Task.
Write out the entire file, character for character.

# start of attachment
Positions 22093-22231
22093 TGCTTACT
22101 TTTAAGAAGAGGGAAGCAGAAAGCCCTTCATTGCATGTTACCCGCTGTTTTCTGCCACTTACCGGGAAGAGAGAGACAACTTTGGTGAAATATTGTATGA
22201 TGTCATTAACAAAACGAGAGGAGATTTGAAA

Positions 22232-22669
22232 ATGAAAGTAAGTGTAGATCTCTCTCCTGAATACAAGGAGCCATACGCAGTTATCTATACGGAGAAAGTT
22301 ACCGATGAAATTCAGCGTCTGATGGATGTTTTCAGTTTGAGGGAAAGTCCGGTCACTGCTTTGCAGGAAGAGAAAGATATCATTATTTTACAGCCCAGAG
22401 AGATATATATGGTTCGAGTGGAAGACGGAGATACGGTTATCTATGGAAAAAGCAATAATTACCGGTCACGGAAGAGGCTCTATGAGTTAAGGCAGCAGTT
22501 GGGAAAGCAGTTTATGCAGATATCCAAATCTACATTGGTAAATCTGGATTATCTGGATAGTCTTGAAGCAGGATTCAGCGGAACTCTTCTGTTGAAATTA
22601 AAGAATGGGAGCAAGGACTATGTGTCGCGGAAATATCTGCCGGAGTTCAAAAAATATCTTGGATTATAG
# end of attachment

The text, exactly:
Positions 22093-22231
22093 TGCTTACT
22101 TTTAAGAAGAGGGAAGCAGAAAGCCCTTCATTGCATGTTACCCGCTGTTTTCTGCCACTTACCGGGAAGAGAGAGACAACTTTGGTGAAATATTGTATGA
22201 TGTCATTAACAAAACGAGAGGAGATTTGAAA

Positions 22232-22669
22232 ATGAAAGTAAGTGTAGATCTCTCTCCTGAATACAAGGAGCCATACGCAGTTATCTATACGGAGAAAGTT
22301 ACCGATGAAATTCAGCGTCTGATGGATGTTTTCAGTTTGAGGGAAAGTCCGGTCACTGCTTTGCAGGAAGAGAAAGATATCATTATTTTACAGCCCAGAG
22401 AGATATATATGGTTCGAGTGGAAGACGGAGATACGGTTATCTATGGAAAAAGCAATAATTACCGGTCACGGAAGAGGCTCTATGAGTTAAGGCAGCAGTT
22501 GGGAAAGCAGTTTATGCAGATATCCAAATCTACATTGGTAAATCTGGATTATCTGGATAGTCTTGAAGCAGGATTCAGCGGAACTCTTCTGTTGAAATTA
22601 AAGAATGGGAGCAAGGACTATGTGTCGCGGAAATATCTGCCGGAGTTCAAAAAATATCTTGGATTATAG